Any LLMs interacting directly with customers or processing IP-sensitive data must have robust security measures in place from the outset. Typical best practices like implementing encryption protocols, access controls, and regular security audits help safeguard sensitive data. A number of leading cloud infrastructure providers have begun offering dedicated, secure hosted instances of LLMs where all customer data and IP will be safeguarded from third parties. Additionally, complying with relevant regulations such as user consent, clearly labeling AI-powered interactions, and complying with laws like GDPR or CCPA is essential to maintain customer trust. On that note, if your users interact directly with an experimental LLM-powered chatbot, be sure to explain the experimental nature of this interaction to all users. Set expectations in advance. This includes carefully managing expectations with both management and end-users. Build in as many safety guardrails as possible. Before deploying, test the refine your LLM as much as possible. Then, once deployed, monitor the LLM’s performance and tweak it as needed. This is a relatively new space, and LLMs have been known to say some wildly off-topic and even inappropriate things to users.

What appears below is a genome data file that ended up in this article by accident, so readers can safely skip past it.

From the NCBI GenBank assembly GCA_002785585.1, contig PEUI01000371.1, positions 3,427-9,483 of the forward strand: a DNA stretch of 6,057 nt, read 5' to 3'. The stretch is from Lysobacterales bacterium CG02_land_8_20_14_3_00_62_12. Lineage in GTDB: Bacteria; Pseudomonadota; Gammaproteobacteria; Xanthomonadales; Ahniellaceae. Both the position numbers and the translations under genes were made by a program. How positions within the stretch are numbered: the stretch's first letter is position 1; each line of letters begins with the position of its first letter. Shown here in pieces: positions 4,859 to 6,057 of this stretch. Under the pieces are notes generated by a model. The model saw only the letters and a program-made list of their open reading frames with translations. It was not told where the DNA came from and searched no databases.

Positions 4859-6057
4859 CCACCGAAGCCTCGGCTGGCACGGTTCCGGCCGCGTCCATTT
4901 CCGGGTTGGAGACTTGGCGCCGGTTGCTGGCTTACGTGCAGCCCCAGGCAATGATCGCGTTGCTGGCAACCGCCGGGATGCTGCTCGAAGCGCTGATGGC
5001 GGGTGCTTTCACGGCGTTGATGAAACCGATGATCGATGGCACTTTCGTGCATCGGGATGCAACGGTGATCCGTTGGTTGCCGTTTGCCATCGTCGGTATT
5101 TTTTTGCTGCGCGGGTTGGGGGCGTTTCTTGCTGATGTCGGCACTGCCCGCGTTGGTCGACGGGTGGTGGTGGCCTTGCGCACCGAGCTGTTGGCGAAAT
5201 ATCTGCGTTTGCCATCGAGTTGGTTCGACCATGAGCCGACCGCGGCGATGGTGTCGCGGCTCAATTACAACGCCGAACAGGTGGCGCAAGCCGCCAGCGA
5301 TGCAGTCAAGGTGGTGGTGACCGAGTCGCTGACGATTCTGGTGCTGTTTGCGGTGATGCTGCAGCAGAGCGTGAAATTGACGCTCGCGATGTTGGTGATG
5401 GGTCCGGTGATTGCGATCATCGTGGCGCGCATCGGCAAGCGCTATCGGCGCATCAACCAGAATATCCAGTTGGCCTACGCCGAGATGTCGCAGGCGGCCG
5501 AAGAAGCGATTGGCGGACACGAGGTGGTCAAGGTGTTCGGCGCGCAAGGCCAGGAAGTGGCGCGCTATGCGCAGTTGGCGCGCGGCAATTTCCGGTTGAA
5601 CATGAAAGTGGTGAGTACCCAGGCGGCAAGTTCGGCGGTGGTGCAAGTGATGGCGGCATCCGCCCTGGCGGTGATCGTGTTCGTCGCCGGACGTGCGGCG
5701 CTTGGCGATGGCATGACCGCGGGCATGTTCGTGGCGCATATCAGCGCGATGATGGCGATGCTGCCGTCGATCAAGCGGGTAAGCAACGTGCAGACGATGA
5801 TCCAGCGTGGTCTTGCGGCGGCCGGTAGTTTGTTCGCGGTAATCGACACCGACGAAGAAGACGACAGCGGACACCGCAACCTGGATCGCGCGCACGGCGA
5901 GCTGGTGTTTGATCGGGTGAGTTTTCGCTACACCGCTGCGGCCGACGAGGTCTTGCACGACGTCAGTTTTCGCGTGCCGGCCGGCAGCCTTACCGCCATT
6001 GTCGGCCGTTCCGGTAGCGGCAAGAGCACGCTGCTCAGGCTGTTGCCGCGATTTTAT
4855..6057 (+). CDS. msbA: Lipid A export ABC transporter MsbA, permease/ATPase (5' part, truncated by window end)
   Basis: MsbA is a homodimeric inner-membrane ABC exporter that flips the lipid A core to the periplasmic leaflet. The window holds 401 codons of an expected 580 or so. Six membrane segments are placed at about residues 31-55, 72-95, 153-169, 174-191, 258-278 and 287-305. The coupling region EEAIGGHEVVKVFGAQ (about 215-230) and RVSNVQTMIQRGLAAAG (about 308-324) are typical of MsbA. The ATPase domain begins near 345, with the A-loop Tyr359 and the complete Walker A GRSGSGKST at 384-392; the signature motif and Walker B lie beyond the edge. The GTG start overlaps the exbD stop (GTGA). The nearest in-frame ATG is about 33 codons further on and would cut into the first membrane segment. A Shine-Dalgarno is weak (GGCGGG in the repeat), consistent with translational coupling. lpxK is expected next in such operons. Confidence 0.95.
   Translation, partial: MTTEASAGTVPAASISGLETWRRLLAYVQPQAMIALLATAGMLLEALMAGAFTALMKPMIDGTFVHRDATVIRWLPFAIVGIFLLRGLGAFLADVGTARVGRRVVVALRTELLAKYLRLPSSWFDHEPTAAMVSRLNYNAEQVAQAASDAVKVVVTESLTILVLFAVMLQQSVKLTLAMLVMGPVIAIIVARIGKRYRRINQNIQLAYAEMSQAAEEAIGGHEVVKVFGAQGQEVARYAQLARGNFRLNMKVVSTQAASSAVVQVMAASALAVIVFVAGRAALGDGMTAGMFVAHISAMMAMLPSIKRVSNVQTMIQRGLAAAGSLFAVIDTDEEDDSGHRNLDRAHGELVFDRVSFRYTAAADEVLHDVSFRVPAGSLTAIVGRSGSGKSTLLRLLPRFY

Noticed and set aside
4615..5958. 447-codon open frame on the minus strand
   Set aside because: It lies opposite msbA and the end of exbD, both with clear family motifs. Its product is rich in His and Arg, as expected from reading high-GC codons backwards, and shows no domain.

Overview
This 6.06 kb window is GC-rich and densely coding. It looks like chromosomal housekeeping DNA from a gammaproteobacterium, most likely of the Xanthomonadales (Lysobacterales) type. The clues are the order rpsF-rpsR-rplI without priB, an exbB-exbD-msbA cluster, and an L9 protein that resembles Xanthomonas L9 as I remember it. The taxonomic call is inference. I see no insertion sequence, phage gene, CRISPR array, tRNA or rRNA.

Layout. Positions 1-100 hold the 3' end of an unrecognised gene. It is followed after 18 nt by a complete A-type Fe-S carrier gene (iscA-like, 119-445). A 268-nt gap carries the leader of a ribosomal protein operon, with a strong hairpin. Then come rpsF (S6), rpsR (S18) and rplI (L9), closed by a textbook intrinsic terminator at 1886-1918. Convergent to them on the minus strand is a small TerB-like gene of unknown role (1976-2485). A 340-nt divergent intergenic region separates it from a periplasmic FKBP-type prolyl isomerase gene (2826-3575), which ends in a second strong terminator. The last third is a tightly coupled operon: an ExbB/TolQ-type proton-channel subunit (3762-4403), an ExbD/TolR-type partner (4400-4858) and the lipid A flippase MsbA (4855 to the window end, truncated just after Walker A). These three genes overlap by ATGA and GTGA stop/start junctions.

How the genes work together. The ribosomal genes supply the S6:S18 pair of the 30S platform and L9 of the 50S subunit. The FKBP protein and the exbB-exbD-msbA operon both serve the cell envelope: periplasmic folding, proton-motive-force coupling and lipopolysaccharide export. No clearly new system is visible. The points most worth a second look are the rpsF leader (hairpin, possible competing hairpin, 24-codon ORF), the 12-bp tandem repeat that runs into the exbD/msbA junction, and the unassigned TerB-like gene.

The regulatory environment around AI solutions is rapidly changing and will continue to evolve as generative AI emerges into the mainstream market. While it is always a best practice to maintain transparency with your users, many state regulators are also considering laws related to data sourcing, ethics, and more. Pay attention to emerging regulations, and remember that regulations will vary substantially from region to region.

5. Building Trust and Overcoming Resistance

Introducing LLMs into customer service may encounter resistance from employees and customers who perceive AI as threatening human jobs or fear impersonal interactions. Building trust and overcoming these concerns require open communication and transparency. Educating employees and customers about the benefits of AI, and emphasizing how LLMs enhance rather than replace human interactions, can alleviate fears and foster acceptance. When communicating with internal stakeholders, remember to focus on the value, not the technology. Whereas LLMs will sound foreign and AI may sound scary to some, nearly all will welcome helpful service that will get you answers faster.

To conclude, LLM can indeed deliver significant value to customer service operations, but they also present challenges that must be addressed.  By proactively addressing these challenges, service leaders can harness the power of LLMs to deliver exceptional customer experiences, increase efficiency, and stay competitive in a rapidly evolving market. Embracing this technology with a strategic mindset and a customer-centric approach will pave the way for a brighter future where LLMs and human agents work together harmoniously, creating unparalleled service experiences.

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Jon Burg, Head of Strategy

Jon Burg Led product marketing for Wibiya and Conduit, bringing new engagement solutions to digital publishers, in addition to launching Protect360, the first big-data powered mobile fraud solution. With 15 years of delivering value for several other technological brands, Jon joined TechSee to lead its product marketing strategy.